Via the Becket Fund (.pdf) we are informed that a Federal Judge (the same judge who ruled in 2010 that DADT was unconstitutional and ordered an openly gay service member reinstated to the military) has struck down Washington state pharmacy regulations that can only accurately be described as fascistic. The regulations in question declared that no pharmacy in the State of Washington was permitted to refuse to dispense Plan B on conscience grounds. That’s it; no requirement that the pharmacy be state funded (pharmacies, unlike hospitals, generally manage just fine without nurturing from the government teat), just a blanket law that you cannot refuse to dispense Plan B on conscience grounds. Keep in mind, you can refuse to dispense it because of business reasons (it’s not profitable, no reliable source of supply), just not for conscience ones. The Becket Fund notes concerning the regulations:
- The plaintiffs in the case are a family-owned pharmacy (Ralph’s Thriftway) and two individual pharmacists (Margo Thelen and Rhonda Mesler) who could be forced out of the pharmacy profession solely because of their religious beliefs.
- Washington is one of only two states in the country that requires pharmacies to stock and dispense these drugs in violation of conscience. The other state (Illinois) recently had its regulations, which are modeled on Washington’s, struck down as unconstitutional.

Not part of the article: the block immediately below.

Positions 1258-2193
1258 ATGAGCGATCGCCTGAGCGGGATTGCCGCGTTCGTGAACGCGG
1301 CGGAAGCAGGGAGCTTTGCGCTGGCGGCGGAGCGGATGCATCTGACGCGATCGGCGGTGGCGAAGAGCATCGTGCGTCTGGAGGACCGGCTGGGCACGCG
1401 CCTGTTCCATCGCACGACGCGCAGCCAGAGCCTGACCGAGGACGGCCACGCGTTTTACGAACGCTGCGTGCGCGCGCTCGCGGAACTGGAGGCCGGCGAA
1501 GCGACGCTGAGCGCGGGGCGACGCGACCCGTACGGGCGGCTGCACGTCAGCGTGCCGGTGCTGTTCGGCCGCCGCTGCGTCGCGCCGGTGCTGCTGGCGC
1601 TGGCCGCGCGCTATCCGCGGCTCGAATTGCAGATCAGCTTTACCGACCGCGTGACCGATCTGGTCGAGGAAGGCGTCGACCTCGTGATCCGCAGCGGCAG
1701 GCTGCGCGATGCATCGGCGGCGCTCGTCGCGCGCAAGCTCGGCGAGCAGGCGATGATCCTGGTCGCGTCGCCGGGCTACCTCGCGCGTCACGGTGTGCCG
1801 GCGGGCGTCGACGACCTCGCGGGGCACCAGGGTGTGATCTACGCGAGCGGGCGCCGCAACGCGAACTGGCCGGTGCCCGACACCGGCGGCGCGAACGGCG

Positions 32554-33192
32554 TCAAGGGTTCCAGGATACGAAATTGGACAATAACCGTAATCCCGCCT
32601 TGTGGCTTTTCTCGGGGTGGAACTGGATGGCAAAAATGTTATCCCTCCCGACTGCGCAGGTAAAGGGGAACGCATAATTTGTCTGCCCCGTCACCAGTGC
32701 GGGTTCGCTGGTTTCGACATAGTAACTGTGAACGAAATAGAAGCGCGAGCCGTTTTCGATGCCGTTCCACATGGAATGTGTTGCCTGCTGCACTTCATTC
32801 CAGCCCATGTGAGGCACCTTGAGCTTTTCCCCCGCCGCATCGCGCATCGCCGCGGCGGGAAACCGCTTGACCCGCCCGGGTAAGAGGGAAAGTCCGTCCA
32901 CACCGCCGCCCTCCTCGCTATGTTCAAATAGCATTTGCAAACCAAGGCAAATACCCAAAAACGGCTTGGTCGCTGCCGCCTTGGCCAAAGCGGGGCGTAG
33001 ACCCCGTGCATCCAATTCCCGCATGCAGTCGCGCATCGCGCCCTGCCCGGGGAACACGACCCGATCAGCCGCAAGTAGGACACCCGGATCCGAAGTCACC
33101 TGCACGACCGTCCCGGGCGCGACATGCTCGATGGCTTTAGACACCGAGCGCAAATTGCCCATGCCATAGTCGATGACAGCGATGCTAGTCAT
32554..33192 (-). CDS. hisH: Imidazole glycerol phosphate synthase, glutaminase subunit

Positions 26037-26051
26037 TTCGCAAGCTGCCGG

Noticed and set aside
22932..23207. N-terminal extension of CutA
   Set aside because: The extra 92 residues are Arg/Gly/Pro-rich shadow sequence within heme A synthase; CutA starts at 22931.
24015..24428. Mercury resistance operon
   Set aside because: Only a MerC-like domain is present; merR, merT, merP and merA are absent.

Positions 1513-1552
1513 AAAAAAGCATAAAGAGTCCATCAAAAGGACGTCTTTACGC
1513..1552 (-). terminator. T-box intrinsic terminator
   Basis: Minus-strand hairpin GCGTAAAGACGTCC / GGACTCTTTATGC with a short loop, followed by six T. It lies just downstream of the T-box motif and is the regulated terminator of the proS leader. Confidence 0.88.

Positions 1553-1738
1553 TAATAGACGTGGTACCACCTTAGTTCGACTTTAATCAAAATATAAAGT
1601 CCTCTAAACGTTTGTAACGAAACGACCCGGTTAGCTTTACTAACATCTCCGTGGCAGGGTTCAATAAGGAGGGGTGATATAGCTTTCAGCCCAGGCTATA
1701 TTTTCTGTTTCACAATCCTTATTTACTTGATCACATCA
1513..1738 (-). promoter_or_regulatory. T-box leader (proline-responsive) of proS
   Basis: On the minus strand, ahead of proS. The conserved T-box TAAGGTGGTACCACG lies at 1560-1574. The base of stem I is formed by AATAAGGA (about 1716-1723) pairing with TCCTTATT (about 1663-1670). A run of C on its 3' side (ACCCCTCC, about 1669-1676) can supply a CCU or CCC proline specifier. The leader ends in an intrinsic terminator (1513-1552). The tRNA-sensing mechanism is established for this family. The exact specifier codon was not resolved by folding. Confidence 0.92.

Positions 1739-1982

- The Regulations were passed under a cloud of controversy. In 2006, the State Board of Pharmacy unanimously voted to support a rule protecting pharmacists’ right of conscience. When Governor Christine Gregoire learned of the vote, she publicly threatened to fire the Board’s members, replaced several Board members with candidates screened by Planned Parenthood, and personally joined in a boycott of Ralph’s Thriftway. ?
- Buckling under the Governor’s pressure, the Board ultimately adopted a version of the Regulations drafted by Planned Parenthood and recommended by the Governor. The Regulations prohibit pharmacies from declining to dispense Plan B for reasons of conscience—even though the Board found no evidence that anyone in the State had ever been unable to obtain Plan B (or any other time-sensitive medication) in a timely fashion because of religious objections.
Now, obviously, the Ninth Circuit is going to have their say on this particular issue and perhaps even the Supreme Court. I’m not really here to provide a legal analysis of the First Amendment issue anyway. To me, whether or not the regulations are constitutional, they are anti-American and despicable. What right does the government have to tell a wholly private business that they cannot refuse to carry a certain class of goods because of moral objections?